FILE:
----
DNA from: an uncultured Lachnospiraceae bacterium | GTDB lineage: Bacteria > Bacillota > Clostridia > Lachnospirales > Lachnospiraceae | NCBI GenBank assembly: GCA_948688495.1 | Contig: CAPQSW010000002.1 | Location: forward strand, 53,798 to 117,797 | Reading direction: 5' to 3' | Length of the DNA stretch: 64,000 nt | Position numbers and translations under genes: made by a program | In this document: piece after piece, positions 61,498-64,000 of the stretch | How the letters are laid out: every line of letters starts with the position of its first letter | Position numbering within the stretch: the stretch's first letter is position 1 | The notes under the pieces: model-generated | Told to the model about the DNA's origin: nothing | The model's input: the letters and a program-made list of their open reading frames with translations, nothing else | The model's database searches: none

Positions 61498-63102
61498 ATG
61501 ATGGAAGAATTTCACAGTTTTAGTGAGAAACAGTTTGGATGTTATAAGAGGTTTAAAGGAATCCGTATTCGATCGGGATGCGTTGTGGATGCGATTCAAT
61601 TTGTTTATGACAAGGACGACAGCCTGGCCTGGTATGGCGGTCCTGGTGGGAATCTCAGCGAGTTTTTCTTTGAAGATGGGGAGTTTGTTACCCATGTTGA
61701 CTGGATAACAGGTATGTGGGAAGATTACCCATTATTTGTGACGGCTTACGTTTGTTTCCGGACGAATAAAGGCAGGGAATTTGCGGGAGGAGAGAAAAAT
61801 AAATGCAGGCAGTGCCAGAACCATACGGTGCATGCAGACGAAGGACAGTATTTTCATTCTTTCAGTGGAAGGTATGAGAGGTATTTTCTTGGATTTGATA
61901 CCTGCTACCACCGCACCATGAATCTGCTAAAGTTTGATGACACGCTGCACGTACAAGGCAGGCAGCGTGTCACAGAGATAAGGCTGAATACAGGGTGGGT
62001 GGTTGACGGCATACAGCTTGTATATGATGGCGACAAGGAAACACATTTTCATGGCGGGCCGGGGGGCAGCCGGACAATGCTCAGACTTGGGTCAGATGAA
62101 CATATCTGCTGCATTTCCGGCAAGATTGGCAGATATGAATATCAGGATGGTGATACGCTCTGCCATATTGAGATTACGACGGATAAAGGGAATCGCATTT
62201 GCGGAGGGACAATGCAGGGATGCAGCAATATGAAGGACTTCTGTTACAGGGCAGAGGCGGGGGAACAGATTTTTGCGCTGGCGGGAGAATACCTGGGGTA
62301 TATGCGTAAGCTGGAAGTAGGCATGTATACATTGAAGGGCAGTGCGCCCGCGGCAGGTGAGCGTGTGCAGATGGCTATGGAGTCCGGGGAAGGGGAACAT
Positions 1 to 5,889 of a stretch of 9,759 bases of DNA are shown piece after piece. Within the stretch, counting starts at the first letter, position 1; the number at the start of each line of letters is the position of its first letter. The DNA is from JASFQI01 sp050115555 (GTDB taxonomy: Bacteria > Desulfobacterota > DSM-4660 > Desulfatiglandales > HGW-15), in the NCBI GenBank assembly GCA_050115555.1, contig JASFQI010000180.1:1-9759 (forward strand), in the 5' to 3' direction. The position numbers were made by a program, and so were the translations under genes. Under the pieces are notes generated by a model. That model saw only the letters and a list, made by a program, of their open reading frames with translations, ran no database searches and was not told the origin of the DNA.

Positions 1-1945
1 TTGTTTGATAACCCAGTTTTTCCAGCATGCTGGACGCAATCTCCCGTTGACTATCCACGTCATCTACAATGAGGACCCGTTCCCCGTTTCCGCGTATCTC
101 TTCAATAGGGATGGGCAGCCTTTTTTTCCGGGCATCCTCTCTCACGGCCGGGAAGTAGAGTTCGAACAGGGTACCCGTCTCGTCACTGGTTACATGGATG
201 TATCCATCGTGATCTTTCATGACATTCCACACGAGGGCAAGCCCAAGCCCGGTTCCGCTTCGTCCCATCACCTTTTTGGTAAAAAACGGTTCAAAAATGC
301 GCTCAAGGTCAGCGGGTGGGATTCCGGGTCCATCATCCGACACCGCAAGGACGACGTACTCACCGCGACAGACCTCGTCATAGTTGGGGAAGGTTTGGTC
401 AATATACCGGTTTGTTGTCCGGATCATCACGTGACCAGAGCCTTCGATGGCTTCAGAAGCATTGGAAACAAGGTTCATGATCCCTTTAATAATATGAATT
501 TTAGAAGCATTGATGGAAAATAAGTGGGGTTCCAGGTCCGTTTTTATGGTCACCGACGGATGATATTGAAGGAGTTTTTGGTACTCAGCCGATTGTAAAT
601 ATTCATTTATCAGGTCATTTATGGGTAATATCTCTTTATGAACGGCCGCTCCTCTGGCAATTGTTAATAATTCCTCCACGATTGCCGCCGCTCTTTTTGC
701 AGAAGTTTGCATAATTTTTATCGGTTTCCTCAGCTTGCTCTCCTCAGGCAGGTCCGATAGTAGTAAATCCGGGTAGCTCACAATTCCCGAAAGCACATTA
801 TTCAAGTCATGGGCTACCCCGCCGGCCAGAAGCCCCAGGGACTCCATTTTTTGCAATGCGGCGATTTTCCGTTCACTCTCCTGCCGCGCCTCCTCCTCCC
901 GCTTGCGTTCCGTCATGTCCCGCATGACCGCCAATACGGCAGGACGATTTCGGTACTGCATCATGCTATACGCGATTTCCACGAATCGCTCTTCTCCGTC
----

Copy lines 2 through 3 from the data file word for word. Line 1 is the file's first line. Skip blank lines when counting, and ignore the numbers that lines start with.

Positions 61498-63102
61498 ATG